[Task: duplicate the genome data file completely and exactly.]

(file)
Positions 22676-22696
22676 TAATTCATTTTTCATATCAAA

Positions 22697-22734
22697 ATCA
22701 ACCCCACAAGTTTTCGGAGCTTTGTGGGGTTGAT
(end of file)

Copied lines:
Positions 22676-22696
22676 TAATTCATTTTTCATATCAAA

Positions 22697-22734
22697 ATCA
22701 ACCCCACAAGTTTTCGGAGCTTTGTGGGGTTGAT